Well, it's worth noting that you have to take an equally narrow definition of "winning" a war to say that he's won wars.  Since, you know, all the things he's fought for, all his life, will eventually come crashing down, meaning he'll have lost all his wars, while someone like Ned, who planned for a post-Robert Kings Landing very poorly, will eventually win all his, because all the things he fought for will end up becoming reality.  Willing to table this and come back to it when TWOW and ADOS are published.

What the fuck kind of argument is this? This topic is about command. 

 

1 hour ago, cpg2016 said:

PS - You can't give Tywin credit for Littlefinger and the Tyrell marriage contract.  That was Tyrion's idea, full stop.

Delegation is an essential part of command. Read up on it. 

1 hour ago, cpg2016 said:

 

 And Tywin hates Tyrion, and only sends him because he can't trust anyone else to do the job, not because he thinks he's going to do a superlative job.

Tyrion points out that there are more qualified men to do the job that Tyrion. He is appointed because he is his son and he values his intelligence as well as the fact that he knows that he will be able to stand up to both Cersei and Joffrey 

"Why me?" he asked, cocking his head to one side. "Why not my uncle? Why not Ser Addam or Ser Flement or Lord Serrett? Why not a … bigger man?"
Lord Tywin rose abruptly. "You are my son."
That was when he knew. You have given him up for lost, he thought. You bloody bastard, you think Jaime's good as dead, so I'm all you have left

There were also others he could have appointed Master of Coin. He chose Tyrion despite his only gift with money is spending it. 

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Posted (edited)

Leader-Commander

The commander's charisma and whose leadership will inspire men most to follow them.

1. Eddard

2. Tywin

3. Stannis

 

Battle Tactician

The commander's skill at the tactical aspects of the battle itself.

1. Stannis

2. Eddard

3. Tywin

 

War Strategist 

The commander's talent and skill at waging a campaign on a larger scale than single battles.

1. Stannis

2. Tywin

3. Eddard 

 

Grand Strategist

The commander's skill at strategy larger than the fighting campaign, including politics, logistics, diplomacy, etc...

1. Tywin

2. Stannis

3. Eddard

 

Edited by Aldric

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Posted (edited)

Gotta love how illogical the show is; establish Stannis as a great commander as per Baelish' words; then have him basically charge a cavalry army with his spears at the *back*. It was badass but stupid; not that the show makers would pay it any thought since logistics, reality and consistency are basically things they don't give a damn about.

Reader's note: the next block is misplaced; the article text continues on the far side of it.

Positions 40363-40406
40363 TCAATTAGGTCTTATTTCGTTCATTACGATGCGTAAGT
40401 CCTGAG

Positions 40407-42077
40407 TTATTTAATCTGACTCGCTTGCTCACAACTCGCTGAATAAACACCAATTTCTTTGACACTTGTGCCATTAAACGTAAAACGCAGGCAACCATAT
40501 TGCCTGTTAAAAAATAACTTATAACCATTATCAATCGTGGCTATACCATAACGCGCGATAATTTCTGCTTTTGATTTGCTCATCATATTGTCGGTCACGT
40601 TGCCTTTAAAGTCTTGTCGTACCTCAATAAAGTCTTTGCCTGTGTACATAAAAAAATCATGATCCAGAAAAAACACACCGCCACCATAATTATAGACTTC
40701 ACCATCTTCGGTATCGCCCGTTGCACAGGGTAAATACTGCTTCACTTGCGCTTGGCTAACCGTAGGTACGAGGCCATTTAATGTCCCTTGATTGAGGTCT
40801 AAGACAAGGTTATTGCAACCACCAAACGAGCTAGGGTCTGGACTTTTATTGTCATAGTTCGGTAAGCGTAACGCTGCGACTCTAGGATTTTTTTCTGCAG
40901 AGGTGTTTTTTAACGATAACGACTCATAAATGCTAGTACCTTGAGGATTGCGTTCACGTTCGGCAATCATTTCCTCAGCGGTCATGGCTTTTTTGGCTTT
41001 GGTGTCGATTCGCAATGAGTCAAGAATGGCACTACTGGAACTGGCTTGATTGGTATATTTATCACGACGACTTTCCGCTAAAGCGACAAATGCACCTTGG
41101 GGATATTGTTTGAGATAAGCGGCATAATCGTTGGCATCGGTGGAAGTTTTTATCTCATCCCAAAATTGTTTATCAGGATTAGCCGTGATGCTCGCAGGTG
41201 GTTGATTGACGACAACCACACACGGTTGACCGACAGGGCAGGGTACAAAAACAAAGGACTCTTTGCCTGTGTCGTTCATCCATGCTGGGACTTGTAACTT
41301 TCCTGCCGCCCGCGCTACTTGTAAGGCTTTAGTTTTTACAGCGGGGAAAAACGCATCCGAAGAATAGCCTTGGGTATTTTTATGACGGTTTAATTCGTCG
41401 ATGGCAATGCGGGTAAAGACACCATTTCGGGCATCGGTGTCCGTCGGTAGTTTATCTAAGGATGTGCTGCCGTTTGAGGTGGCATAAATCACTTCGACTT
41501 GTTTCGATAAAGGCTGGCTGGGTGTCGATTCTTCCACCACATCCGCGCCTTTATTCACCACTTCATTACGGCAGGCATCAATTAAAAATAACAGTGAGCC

I'd also like to add one thing; it was always kind of exaggerated how Stannis wouldn't be as 'charismatic' as other veterans in terms of inspiring loyalty. His men are battle tested and well travelled, used to hardships; they appreciate a hard king who's been down in the dirt with them.

Edited by Dejection

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One thing I want to know is where Eddard's supposed reputation comes from in the fandom since I don't really see it in story. In Robert Rebellion: raises banners, rescues Robert at Stoney Sept, fights at battle of the Trident, shows up late to the Sack of KL, goes to Storm's End where the enemies immediately surrender. He also plays a role in the Greyjoy Rebellion but again is never noted as doing anything of note.

So outside of most of the Northern Lords loving Ned can someone show me where his military prowess comes from?

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21 minutes ago, Lord Wraith said:

One thing I want to know is where Eddard's supposed reputation comes from in the fandom since I don't really see it in story. In Robert Rebellion: raises banners, rescues Robert at Stoney Sept, fights at battle of the Trident, shows up late to the Sack of KL, goes to Storm's End where the enemies immediately surrender. 

So outside of most of the Northern Lords loving Ned can someone show me where his military prowess comes from?

Mostly from his record, but there is one quote where Jorah, a decent source on warfare, ranks him alongside Stannis and Tywin. 

He nodded. "Mind you, Princess, if the lords of the Seven Kingdoms have the wit the gods gave a goose, it will never come to that. The riders have no taste for siegecraft. I doubt they could take even the weakest castle in the Seven Kingdoms, but if Robert Baratheon were fool enough to give them battle …"
"Is he?" Dany asked. "A fool, I mean?"
Ser Jorah considered that for a moment. "Robert should have been born Dothraki," he said at last. "Your khal would tell you that only a coward hides behind stone walls instead of facing his enemy with a blade in hand. The Usurper would agree. He is a strong man, brave … and rash enough to meet a Dothraki horde in the open field. But the men around him, well, their pipers play a different tune. His brother Stannis, Lord Tywin Lannister, Eddard Stark …"

He is certainly respected in Westeros and respect for men is usually made in warfare rather than intelligence or wit (much to the chagrin of someone like Tyrion). Ned played a prominent role in command of two Civil wars were he ended up the victor, his record for itself and in warfare results carry a long way. 

Quote

He also plays a role in the Greyjoy Rebellion but again is never noted as doing anything of note.

We barely have been told anything about the Greyjoy Rebellion. Stannis is the only commander who has listed off his achievements so we know his role in that war (and his contribution was essential in that war), but beyond that the Wardens of the West and North were with Robert we really don't get too much detail on the various battles on the island. Ned 9and Tywin) are listed as just being behind Robert in the command structure, so clearly it was not of no note.